Episode Review: The Mist, Pilot

I loved The Mist as a movie and as a novella. I didn’t have high hopes for The Mist as a series, judging by the trailers, but the first three episodes have gotten me interested.

Beware, there shall be spoilers in these reviews.

The Mist set the mood up early in the pilot, showing viewers exactly what sort of show this was going to be when something horribly killed a dog. For many viewers, that’s much more horrific than killing a person. 

You find out pretty quick who the main characters are going to be. You’ve got this homeless soldier named Brian Hunt, who’s hopefully going to avenge the death of the dog. You’ve got a former teacher named Eve Copeland, a progressive teacher surrounded by backwards folk, and Kevin Copeland, who’s scared of his wife. You also have their daughter, Alex, and her (apparently?) pansexual bestie, Adrian.

Very early on, The Mist has people saying “Geeze, I can’t wait to see the monsters rip that town apart.” Bad cops, homophobia, rape culture – I was rooting for the tearing tentacles within the first 15 minutes.  

The cops accused Hunt of drinking when he said something in the Mist killed his dog. This seemed like an idiot ball moment to me. He didn’t say a giant lobster alien killed his dog, he just said something. Do they not have bears or wildcats in those woods? But then Hunt tried to grab their gun, scared to death of whatever was in that Mist. No fault on them for locking him up, but after they questioned him and found out he had no address, they shoved him against the bars for no reason whatsoever other than to be dicks. 

Next you’ve got the teacher, Eve Copeland. She’s been called into the principal’s office because – oh, my god. It’s so hard to even say it. This monster taught sex education that wasn’t abstinence only. There are so many sick people in this world! (Hopefully, you’re reading that with a sarcastic tone of voice). 

So she’s suspended. 

Adrian has to deal with his asshole dad, glaring at him from across the kitchen table after probably forcing the kid to eat with them. Hopefully the homophobe dad gets ate soon. 

We also see a character named Mia, apparently a drug addict. She kills two people when we see her, both of them assholes (which seems to be a pattern in this episode), and shows she’s badass by escaping the first asshole and kicking his ass.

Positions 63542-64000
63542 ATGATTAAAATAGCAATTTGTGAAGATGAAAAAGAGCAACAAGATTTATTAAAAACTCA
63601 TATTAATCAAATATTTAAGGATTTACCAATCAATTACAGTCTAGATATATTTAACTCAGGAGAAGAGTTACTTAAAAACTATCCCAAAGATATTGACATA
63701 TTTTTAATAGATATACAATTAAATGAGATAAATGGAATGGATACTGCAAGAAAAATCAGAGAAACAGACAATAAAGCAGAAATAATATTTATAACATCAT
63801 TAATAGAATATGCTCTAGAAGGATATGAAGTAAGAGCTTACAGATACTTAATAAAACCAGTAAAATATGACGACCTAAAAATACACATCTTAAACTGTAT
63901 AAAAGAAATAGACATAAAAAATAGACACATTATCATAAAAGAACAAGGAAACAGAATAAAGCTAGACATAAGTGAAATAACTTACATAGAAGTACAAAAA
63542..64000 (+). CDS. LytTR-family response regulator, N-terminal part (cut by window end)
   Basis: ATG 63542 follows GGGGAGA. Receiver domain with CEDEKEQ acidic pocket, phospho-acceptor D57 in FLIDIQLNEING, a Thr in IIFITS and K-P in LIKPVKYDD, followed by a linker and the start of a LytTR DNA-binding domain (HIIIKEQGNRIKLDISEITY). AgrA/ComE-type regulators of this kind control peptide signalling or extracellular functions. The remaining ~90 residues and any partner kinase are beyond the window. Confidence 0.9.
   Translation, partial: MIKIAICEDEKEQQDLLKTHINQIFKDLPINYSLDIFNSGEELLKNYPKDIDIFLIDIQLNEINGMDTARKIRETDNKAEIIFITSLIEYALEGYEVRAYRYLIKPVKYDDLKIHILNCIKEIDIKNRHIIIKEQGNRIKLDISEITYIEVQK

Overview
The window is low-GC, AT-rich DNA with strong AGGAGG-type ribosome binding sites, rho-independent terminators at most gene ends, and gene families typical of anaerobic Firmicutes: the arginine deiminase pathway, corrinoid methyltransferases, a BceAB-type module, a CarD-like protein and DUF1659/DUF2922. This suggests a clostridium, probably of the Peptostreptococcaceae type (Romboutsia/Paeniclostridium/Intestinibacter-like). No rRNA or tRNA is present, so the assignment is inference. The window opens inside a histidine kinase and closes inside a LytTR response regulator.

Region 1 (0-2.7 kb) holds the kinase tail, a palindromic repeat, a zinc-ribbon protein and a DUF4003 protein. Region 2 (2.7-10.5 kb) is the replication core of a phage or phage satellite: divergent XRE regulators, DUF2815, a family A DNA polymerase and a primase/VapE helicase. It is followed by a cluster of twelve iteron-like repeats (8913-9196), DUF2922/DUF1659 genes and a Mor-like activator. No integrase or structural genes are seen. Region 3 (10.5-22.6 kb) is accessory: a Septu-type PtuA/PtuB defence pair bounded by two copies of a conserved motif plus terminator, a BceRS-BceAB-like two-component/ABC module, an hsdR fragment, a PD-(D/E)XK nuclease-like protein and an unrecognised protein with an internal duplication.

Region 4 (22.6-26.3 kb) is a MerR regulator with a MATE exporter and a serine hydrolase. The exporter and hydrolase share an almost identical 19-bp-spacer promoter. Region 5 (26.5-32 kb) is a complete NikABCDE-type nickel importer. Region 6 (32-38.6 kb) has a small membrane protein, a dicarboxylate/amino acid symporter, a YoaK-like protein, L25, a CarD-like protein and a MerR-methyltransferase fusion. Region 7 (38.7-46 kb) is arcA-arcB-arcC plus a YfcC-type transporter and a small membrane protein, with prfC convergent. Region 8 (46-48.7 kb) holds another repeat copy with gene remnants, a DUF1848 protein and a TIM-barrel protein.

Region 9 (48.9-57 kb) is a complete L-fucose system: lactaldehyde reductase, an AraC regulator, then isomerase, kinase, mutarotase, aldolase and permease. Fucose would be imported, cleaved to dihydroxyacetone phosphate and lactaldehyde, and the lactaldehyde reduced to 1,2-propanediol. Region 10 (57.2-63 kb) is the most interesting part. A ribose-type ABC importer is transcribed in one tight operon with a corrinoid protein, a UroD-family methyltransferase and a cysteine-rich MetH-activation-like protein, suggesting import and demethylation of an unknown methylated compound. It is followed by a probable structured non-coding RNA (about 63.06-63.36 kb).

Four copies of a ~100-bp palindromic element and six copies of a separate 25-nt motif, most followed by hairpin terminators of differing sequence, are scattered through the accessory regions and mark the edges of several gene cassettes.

The central plot seems to revolve around Alex, who was drugged and raped at a party. Adrian saw her carried upstairs by a generic football player with a more generic name, Jay. Because Jay was apparently the town football icon, and because the town is very rural and very conservative, the town started blaming Alex and accusing her of lying. 

After we get through the Eve and Kevin Copeland “Just shut up and get divorced” plot, we see a nameless evil mother hen character chewing out Eve for daring to teach about sex. And damn this lady was a good actor. Just the way she said “sex”, like she was spitting out shit that accidentally got in her mouth somehow. She then passes by Alex, calling her an attention seeking liar, and walks out the door to a well-deserved death. 

 With the Mist covering the town, Jay’s dad, Chief Heisel, let Mia and Hunt out of their cells and ran to save his own candy ass. 

You are going to hate this character as the show goes on.

We also get a brief introduction to Natalie Raven, who was having a sweet walk through the Mist with her husband when some guy, freaking out, points a gun at them and asks the husband if he’s real. Not willing to take the husband at his word that he’s a real person, he decides that shooting him will prove if he’s real or not. Apparently, he was and the guy shot himself in shame, leaving traumatized Natalie to find her way to safety.


I initially feared The Mist would rely on the gore to keep audiences interested while ignoring the need for good characters and story. I was completely, 100 percent wrong. The Mist series does what the movie did: it uses the violence to express the horrifying reality of the world they live in, but the power in this show rests in the characters and story. Which are the most important things. 

Another thing I noted that this show has several over-the-top, unbelievably asshole characters. This was something I also noted in the movie, which had me saying “Oh my god, you can’t be this stupid!” 

This is an important clue that the writers studied the film extensively for what made it work. And this is exactly what I was hoping for.

I am hella excited about this series. I loved the novella, I loved the movie. But both created entire worlds of possibilities that were never really explored. Finally, we get a chance to see how human beings survive in this new world.

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